Monday, January 10, 2011

The Decemberists

As an important note at the outset, the previous release of this week's selected artists was the initial genesis for this blog, as numerous acquaintances asked for reviews of The Decemberists' thematic concept record, The Hazards of Love, that a more standing forum became necessary. Almost two years later, the Portland-based folk-rock intelligentsia return with their most distinct offering yet, the alt-country/heartland-flavored The King Is Dead – set to be released January 18.

The intent of the ten-track album is unambiguous: a cohesive product that is consistent in tone and style from start to finish, and one that incorporates more elements of Americana than European folklore – the latter influence the most prevalent on their previous outing. And to execute their roots-rock sound, the quintet host the sort of guest performers one would expect from such an effort, namely R.E.M. guitarist Peter Buck and accomplished folk-rock vocalist Gillian Welch, both who make recurring and enhancing contributions to the work. Buck's trademark jangly Rickenbacker notes brighten the otherwise stripped-down compositions, while Welch provides a needed counterpoint to frontman Colin Meloy's vocals. Meloy often sounds best when accompanied by female vocal talent – who help even-out his nasal lisp – as evidenced by the strong contributions of former drummer Rachel Blumberg on much of the band's early work, touring musicians Petra Haden and Lisa Molinaro later on and guest performers Laura Veirs on The Crane Wife ballad "Yankee Bayonet," and Shara Worden as well as Becky Stark on Hazards.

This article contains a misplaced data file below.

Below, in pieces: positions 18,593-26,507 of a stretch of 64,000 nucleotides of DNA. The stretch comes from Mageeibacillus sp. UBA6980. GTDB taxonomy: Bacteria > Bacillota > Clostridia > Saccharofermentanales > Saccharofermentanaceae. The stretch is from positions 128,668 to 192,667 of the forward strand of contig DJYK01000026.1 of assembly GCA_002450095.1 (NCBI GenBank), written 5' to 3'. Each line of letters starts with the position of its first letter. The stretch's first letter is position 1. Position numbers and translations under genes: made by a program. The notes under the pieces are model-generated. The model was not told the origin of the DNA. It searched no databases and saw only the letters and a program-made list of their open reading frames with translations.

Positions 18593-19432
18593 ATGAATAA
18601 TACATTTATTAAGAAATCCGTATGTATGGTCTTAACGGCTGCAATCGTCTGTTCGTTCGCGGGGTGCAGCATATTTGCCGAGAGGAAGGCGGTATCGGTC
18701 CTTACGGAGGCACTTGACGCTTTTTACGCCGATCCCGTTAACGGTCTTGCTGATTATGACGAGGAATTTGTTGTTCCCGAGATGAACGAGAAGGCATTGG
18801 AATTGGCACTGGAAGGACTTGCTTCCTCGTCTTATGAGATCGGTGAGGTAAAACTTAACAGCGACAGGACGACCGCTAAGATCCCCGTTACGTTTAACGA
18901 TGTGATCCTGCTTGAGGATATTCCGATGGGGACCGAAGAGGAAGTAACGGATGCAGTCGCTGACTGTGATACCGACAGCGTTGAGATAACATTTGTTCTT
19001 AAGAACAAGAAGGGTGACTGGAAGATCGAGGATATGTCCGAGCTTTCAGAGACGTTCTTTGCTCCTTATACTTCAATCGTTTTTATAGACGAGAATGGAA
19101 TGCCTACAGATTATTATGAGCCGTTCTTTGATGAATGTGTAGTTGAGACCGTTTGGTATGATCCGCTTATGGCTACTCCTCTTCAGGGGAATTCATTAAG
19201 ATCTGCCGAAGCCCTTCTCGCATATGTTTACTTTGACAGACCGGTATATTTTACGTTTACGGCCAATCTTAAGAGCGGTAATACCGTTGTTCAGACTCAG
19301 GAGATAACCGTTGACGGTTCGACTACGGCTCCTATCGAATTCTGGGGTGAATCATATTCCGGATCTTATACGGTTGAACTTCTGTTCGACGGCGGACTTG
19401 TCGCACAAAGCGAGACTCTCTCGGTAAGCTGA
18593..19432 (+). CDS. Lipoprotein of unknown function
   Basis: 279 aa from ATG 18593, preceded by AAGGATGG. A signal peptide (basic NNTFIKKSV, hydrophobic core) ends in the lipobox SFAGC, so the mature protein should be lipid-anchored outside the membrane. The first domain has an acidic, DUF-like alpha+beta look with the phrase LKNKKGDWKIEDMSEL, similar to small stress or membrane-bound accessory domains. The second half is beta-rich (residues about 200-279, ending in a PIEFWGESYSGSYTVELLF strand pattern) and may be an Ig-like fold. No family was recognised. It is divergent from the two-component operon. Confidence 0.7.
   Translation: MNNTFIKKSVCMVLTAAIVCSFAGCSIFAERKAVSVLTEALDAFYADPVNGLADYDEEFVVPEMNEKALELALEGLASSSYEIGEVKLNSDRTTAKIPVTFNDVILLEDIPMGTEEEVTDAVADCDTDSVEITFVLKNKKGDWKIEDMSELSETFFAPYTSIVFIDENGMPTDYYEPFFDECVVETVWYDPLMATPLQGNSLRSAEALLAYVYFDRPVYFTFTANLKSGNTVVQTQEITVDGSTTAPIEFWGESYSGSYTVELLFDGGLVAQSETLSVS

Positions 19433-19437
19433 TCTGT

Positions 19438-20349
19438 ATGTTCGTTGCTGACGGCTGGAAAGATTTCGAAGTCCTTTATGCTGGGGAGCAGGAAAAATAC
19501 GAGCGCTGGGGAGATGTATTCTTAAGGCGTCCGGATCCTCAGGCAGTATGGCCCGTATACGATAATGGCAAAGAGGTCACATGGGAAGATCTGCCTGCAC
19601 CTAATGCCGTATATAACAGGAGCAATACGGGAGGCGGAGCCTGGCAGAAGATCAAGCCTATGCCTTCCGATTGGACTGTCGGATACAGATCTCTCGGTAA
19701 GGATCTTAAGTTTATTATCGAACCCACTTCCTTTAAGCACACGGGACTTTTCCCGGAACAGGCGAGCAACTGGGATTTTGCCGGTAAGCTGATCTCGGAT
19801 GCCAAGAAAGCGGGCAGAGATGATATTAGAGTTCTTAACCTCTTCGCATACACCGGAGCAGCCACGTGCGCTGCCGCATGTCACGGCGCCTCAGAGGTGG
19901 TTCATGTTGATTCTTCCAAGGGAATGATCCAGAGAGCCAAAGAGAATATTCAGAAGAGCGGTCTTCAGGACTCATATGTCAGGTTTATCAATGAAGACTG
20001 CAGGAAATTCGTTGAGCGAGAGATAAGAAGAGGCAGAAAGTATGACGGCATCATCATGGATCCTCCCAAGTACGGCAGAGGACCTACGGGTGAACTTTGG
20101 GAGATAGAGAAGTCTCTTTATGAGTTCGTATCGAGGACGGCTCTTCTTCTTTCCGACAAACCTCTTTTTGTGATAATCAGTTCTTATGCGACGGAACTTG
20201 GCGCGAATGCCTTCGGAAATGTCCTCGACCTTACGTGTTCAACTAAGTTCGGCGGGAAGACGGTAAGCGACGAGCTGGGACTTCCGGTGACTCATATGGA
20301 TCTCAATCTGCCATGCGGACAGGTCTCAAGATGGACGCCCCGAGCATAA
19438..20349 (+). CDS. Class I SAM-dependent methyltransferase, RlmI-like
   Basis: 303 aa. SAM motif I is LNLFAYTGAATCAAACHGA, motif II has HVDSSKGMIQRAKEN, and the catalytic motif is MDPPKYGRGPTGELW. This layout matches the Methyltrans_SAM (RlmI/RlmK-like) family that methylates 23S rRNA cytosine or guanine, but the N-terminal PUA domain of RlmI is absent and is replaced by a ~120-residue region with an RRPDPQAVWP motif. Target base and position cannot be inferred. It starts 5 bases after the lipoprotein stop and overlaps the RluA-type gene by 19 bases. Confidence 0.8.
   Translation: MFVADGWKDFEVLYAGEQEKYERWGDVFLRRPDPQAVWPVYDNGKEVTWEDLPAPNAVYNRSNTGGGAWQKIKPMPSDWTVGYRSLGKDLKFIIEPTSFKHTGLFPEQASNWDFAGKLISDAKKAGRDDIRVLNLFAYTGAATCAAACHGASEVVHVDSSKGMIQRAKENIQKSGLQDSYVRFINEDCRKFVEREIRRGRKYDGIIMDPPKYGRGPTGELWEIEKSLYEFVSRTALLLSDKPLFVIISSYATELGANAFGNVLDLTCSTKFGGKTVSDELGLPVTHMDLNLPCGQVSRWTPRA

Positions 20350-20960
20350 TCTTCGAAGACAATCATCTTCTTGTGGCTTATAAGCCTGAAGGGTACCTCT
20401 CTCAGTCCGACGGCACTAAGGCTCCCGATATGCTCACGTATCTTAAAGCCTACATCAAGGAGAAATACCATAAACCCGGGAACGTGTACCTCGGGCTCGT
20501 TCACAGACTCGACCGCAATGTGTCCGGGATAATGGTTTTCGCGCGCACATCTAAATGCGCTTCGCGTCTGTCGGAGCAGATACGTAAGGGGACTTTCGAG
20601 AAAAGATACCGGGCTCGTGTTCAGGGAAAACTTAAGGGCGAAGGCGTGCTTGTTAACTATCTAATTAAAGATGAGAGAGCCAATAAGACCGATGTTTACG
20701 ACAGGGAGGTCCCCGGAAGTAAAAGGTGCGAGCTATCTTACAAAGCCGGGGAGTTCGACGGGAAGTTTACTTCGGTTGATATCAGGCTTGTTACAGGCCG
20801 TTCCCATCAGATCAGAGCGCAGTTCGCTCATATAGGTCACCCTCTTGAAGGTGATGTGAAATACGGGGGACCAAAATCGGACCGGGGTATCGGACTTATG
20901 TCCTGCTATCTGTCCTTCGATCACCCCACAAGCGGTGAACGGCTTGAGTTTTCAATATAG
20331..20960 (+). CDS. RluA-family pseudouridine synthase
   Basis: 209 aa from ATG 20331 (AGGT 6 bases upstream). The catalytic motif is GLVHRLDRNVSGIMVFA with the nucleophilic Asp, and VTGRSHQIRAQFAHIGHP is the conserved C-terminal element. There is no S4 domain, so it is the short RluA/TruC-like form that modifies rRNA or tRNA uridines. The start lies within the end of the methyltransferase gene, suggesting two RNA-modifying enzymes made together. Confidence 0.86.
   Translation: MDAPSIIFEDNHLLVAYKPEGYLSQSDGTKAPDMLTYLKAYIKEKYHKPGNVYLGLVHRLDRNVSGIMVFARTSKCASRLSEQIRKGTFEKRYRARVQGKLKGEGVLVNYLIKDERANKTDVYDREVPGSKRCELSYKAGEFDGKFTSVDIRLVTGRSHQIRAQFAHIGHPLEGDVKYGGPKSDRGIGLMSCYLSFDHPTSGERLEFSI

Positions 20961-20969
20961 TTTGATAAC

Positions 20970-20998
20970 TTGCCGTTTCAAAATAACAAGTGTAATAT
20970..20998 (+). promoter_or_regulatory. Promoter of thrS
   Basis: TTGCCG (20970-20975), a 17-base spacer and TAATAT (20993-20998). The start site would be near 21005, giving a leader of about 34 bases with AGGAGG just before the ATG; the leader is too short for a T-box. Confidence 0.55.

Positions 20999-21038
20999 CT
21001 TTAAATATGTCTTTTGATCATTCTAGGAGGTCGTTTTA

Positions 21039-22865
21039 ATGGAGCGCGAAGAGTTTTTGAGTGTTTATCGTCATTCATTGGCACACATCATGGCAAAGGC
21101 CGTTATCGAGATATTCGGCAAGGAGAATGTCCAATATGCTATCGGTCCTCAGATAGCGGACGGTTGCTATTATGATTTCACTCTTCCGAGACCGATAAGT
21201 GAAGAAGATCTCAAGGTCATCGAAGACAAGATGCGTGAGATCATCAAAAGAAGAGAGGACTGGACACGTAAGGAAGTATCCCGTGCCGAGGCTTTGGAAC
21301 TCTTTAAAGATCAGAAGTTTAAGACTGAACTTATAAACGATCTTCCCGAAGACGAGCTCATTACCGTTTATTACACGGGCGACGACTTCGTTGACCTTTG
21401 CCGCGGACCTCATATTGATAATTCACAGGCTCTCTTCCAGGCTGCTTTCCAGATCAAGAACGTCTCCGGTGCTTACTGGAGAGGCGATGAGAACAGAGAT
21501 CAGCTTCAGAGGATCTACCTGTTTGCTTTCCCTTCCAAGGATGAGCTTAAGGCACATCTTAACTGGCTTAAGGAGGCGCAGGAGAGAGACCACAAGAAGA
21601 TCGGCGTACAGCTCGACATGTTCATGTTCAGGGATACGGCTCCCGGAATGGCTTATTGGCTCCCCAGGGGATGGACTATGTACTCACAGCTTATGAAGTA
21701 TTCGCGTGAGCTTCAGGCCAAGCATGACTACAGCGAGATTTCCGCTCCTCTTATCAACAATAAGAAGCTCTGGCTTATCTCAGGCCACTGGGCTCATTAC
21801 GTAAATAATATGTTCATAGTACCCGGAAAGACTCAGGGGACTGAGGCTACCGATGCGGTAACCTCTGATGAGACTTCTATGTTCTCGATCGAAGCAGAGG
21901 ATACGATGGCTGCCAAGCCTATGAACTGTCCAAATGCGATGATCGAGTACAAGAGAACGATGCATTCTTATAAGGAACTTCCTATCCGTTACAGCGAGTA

The presence of both Buck and Welch is notable on the collection's first single, the mid-set number "Down By the Water." Buck tacks the song's 3:42 towards his legendary band's own Fables of the Reconstruction, with its rustic imagery and restrained but not moody song structures. The track and the Fables' effort of nearly the same run-time, "Green Grow the Rushes," find not much space between their foundations. At the same time, Welch's voice supports Meloy's rusty wail, enlivening phrases such as "I would bear it all broken" and "the pretty little patter of a seaboard town" that might have sounded more bleak otherwise.

Other heartland rock sensibilities emerge throughout the affair, initiated by the opener "Don't Carry It All's" Tom Petty flair, much in keeping with his mid-90's hit, "You Don't Know How It Feels." Meloy notes the record's change in direction at its commencement, intoning, "here we come to a turning of the season; witness to the arc toward the sun." It's hard-charging and full-bodied, and aptly sets the stage for the balance of the proceedings. And despite the concerted departure here from the groups's previous work, The King Is Dead is awash in the same hyper-literacy – largely driven by Meloy – that floods the band's entire catalogue, with nods to "trillium," "Andalusian tribes," "culverts" and "a panoply of song." No other contemporary performers unleash such an extensive vocabulary, and could rightly be accused of being a bit smarty, smarty.